Turning your business into a success story requires you to manage the overall financial management of the company. Poor money management can carry long lasting effects, which may result in the business closing, huge financial losses and crippling debt.

Entrepreneur and Executive Coach, Refilwe Khumalo, says it’s important to avoid falling into the traps that new entrepreneurs do when it comes to money management. Any of the following signs indicate that your business could be in financial trouble:

Not having an effective budgeting strategy
Some entrepreneurs make the mistake of merely listing projected revenues and expenses and then managing these to realise profits. An effective budgeting strategy is recommended to help you thoroughly break down the numbers. It offers you ongoing financial information, insight and data that will enable you to quickly spot any financial red flags, respond to excessive business costs and implement the best financial practices for maximising your profit.

Not monitoring your cash flow

Ensure that you make use of a cash flow statement to help you track the inflow of revenue and outflow of expenses within a specific time period. This will allow you to plan ahead for any periods when you will have more money going out than coming in.

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Low cash flow
If you find yourself struggling to pay your bills on time due to lack of cash, this is a sign you could be heading for trouble in the near future. In order to tackle this challenge, commit to working on building an account balance that is equivalent to at least two months of your operating expenses, which will allow you to cover unforeseen expenses and you will have a reserve in place to help protect your business from bleeding financially.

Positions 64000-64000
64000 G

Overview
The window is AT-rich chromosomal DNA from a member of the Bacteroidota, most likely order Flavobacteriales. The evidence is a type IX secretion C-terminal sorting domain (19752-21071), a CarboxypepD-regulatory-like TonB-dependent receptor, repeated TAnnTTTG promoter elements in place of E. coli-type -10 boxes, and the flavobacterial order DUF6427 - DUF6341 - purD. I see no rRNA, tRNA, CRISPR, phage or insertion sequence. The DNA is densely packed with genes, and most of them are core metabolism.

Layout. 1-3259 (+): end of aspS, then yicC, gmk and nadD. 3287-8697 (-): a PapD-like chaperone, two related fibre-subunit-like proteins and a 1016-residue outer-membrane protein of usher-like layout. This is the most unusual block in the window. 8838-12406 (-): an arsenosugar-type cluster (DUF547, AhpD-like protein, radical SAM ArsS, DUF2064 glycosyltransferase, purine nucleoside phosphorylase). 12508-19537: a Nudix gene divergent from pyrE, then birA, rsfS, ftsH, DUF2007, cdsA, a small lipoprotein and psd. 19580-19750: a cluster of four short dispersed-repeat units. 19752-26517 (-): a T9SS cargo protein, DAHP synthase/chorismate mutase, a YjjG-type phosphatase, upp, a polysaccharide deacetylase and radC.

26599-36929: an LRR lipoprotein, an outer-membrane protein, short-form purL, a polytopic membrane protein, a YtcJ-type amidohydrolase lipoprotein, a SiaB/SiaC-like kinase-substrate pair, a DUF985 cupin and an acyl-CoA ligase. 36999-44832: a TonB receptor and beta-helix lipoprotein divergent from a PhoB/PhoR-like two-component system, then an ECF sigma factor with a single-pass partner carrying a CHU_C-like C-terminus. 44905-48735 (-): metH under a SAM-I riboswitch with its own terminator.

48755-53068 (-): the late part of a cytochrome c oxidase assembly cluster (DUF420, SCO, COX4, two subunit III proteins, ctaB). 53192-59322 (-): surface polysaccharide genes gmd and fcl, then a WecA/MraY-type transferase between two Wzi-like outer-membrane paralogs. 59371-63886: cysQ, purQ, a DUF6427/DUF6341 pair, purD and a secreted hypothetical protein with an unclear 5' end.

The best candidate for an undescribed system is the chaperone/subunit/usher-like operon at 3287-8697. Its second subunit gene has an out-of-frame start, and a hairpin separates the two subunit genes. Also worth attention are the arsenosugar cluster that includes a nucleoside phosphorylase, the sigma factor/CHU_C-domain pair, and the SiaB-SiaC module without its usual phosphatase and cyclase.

Not managing slow paying customers

New entrepreneurs tend to shy away from being proactive in following up on payments from clients due to the fear that they may chase the client away. Following up on unpaid invoices, however, is extremely critical to managing your cash flow and requires tact. Try scheduling client payment reminders, collection calls, setting clear late payment penalties or collection policies.

A drop in year-on-year growth

This often occurs as a result of not reinvesting profits back into the business. To grow your business and increase profits year-on-year, you need to consolidate your existing performance, increase your market share, diversify, or enter into profitable partnerships or collaborations, joint ventures, mergers or acquisitions.

Having too much debt
Continuously borrowing money to keep the business in operation or to finance new activities is another indicator that you may be nearing trouble. Debt can overburden your company making it difficult to meet business obligations and poses a risk of bankruptcy. To manage this minimise your debt and your expense, prioritise payments of secured loans on your income generating assets and develop debt reduction strategies such as selling your surplus to generate extra cash to pay off debt.

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Slow inventory turnover

This occurs when your product lifespan nears its end and moving your product off the shelf becomes harder. To tackle this challenge optimise your inventory turnover by ascertaining if you can adjust your inventory purchasing habit or find suppliers that allow you to resell your unsold stock back to them.
Khumalo adds that cash flow can be your greatest challenge when it comes to the financial wellness of your business. “It’s also important that you stay true to your business vision, conscious of managing unnecessary spending, aware of any potential red flags, are committed to tightly managing invoice payments and are relentless in building a reserve. If you do these things you will be well on your way to building long-term business success.”